The church’s one foundation is Jesus Christ, her Lord; she is his new creation by water and the Word.
From heaven he came and sought her to be his holy bride;
with his own blood he bought her, and for her life he died. – “The Church’s One Foundation”
“Do not abandon yourselves to despair. We are the Easter people and hallelujah is our song.” -Pope John Paul II
Something broke inside me during the 2012 General Conference. I watched the proceedings via live stream and followed the conversation on social media. I read the reports and stories. I lamented and pulled out what little hair I had left. But my Rubicon was not legislative in nature, despite the horror of watching the Judicial Council’s determination to guarantee gridlock. Oddly enough, what affected me so strongly (and from so far away) happened at the Lord’s Table.
A group of people, in protest, seized the Communion table and held a kind of mock Eucharist. The reasons do not matter, for it would have been as problematic to me no matter the motivation. This was, to me, a signal that something was deeply wrong. The means of grace that is our most cherished gift from Christ was abused. We tried to use God rather than enjoy Him, to employ an Augustinian formula. It was an embarrassment, a low point during a gathering that would become famous for doing nothing. The blog post I wrote in response was the first really significant piece of writing I ever published about denominational matters. I wasn’t ordained yet. I was concerned that speaking out might cost me. But I couldn’t be quiet any longer. Much of my writing, my subsequent motivation for in the Via Media Methodists project and WesleyCast podcast began with that schismatic Eucharist. Whether you enjoy my work or despise it (or something in between), you can blame that malformed psuedo-sacrament as the genesis for what has come after.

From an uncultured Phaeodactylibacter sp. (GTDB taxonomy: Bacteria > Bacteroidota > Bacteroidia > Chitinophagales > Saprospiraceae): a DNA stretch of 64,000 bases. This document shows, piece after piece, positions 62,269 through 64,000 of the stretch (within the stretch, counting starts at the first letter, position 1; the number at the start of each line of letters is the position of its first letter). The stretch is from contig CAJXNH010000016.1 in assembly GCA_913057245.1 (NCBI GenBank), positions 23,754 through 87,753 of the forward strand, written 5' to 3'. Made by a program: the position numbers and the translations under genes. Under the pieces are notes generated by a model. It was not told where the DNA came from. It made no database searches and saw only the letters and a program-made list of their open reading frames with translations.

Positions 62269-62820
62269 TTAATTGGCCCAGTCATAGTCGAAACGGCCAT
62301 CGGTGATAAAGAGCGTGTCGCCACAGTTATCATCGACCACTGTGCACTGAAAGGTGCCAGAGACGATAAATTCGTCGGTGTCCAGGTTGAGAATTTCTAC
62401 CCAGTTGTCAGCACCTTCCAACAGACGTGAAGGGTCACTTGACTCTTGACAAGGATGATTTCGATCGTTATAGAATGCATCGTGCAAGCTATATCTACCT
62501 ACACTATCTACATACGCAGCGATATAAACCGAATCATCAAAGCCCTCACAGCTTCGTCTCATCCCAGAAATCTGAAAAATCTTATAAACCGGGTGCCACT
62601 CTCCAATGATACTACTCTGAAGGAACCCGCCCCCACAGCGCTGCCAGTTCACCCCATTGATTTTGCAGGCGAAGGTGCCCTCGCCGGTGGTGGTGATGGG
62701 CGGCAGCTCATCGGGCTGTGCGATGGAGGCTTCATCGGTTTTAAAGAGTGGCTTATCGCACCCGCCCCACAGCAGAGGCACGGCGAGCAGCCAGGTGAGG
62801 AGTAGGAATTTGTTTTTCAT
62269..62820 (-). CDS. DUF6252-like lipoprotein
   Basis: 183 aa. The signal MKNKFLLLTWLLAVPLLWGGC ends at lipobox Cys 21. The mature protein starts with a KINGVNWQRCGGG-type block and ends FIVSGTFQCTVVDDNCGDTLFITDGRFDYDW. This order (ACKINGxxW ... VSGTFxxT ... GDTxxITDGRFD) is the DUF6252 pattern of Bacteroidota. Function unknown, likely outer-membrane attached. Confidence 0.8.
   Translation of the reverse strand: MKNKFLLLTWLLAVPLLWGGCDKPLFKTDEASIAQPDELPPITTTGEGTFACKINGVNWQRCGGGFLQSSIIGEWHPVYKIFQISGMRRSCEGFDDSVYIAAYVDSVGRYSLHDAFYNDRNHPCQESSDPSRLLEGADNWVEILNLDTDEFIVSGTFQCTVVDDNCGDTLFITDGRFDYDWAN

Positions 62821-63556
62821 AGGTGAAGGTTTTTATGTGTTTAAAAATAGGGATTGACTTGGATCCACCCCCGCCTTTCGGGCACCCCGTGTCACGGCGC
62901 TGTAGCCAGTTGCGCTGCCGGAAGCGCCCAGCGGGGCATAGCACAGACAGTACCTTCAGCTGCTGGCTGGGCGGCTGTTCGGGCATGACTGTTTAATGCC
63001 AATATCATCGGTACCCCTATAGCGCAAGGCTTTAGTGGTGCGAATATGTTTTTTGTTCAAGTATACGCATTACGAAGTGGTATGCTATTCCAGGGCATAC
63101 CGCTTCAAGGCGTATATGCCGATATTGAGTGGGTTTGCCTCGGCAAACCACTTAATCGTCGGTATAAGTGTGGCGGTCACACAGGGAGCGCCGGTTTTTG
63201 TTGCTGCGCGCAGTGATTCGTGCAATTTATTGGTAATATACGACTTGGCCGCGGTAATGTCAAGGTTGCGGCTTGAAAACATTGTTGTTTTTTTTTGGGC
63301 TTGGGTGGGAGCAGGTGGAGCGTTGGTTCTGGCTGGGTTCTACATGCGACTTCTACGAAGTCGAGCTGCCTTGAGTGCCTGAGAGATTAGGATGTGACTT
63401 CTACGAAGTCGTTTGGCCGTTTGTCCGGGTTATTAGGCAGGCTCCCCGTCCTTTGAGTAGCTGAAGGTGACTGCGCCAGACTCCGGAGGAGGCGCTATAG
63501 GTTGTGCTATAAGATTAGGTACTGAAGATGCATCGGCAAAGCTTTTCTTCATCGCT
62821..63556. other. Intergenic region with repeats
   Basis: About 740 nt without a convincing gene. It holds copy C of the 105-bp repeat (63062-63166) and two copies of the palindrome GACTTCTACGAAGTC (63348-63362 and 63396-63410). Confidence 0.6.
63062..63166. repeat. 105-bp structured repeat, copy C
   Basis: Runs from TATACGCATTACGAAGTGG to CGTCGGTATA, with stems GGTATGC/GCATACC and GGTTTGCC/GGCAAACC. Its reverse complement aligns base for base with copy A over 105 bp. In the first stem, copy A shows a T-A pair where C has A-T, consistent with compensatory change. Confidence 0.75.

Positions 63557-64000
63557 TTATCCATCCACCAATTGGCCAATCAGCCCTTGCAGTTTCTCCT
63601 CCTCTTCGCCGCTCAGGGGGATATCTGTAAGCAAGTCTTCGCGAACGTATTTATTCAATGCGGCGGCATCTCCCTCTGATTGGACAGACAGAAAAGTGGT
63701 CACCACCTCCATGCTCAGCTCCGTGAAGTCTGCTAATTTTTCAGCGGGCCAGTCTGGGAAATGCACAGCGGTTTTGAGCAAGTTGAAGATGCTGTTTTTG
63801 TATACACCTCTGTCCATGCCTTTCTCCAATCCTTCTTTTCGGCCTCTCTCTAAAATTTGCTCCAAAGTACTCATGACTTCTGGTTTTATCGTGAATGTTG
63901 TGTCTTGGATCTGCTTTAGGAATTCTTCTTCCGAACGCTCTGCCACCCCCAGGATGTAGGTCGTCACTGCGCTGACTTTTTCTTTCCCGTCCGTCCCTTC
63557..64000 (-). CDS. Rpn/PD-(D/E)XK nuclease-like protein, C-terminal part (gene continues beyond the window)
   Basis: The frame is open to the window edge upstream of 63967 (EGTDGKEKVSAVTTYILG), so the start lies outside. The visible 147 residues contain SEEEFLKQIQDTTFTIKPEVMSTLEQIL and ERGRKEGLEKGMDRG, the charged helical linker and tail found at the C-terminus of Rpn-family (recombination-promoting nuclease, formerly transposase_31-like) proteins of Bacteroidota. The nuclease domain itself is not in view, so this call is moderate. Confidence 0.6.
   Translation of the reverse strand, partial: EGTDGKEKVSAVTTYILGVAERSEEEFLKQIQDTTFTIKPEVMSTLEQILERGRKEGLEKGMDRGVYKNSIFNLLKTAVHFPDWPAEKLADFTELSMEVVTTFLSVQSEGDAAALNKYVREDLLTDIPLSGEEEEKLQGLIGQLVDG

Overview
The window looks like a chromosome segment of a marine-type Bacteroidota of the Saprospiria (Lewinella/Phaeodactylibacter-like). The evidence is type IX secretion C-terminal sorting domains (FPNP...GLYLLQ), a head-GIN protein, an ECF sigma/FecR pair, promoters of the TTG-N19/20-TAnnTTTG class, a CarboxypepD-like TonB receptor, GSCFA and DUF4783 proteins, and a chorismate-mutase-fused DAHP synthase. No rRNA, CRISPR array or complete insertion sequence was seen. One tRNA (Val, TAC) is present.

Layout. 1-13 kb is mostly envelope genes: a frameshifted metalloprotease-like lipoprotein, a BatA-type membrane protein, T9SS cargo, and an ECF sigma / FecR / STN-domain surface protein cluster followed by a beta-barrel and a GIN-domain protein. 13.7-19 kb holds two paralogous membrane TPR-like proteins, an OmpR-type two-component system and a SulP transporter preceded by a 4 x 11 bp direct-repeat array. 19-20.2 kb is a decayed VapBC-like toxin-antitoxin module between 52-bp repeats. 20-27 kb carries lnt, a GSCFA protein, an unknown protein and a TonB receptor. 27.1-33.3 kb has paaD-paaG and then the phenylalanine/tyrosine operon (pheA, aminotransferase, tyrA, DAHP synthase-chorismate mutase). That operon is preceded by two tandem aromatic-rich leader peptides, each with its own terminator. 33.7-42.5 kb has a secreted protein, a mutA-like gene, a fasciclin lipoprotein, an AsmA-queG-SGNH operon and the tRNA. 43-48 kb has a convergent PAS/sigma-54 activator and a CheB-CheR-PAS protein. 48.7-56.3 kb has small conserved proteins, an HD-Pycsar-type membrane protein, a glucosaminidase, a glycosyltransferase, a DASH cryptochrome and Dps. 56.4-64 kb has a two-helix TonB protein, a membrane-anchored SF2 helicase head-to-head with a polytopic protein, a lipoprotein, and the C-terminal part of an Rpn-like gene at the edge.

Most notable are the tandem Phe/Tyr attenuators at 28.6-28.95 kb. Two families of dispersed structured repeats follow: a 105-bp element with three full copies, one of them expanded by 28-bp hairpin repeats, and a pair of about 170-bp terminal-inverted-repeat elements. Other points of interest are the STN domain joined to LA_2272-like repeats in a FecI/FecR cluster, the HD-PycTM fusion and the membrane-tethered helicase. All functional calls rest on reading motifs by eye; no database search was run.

Several years and many shenanigans later, I remain committed to the denomination that sometimes vexes me. At the wonderful church I serve here in North Carolina, we sang the lyrics above last Sunday before I preached on 1 John 4:12b: “If we love another, God lives in us, and his love is perfected in us.” (NRSV) With Christ as our sole foundation, the church is called to a mutuality of love, in imitation of the love shared between the Father, Son, and Holy Spirit.
As a denomination, such mutual love can be hard to spot. In the midst of Annual Conference season, temperatures are running hot as delegations are being elected and legislation being recommended to General Conference, taking place in 2016 in Portland. Depending on who you think should “win” in 2016, some of the delegations look promising, and some look horrifying. I don’t think it’s about winning, though I confess to a degree of dread about what is ahead. But I do not believe the Spirit permits me to distance myself from the ugliness.
I recently told a friend of mine, who finds it difficult to stay in his own ecclesial home and wondered about the pathologies of my denominational family, that this is the church in which I have been led to Christ, nurtured in faith, and called to ministry. This church, our embattled UMC, is who has supported me despite my failures, and given me opportunities to serve that have been deeply humbling and formative. I cannot abandon her simply because the road ahead is fraught with difficulty. As we say in the South, “You gotta dance with the girl who brought you.” R.R. Reno puts slightly more eloquently:
“However chaotic and dysfunctional the institutional and doctrinal life of the church, we must endure that which the Lord has given us.” (14)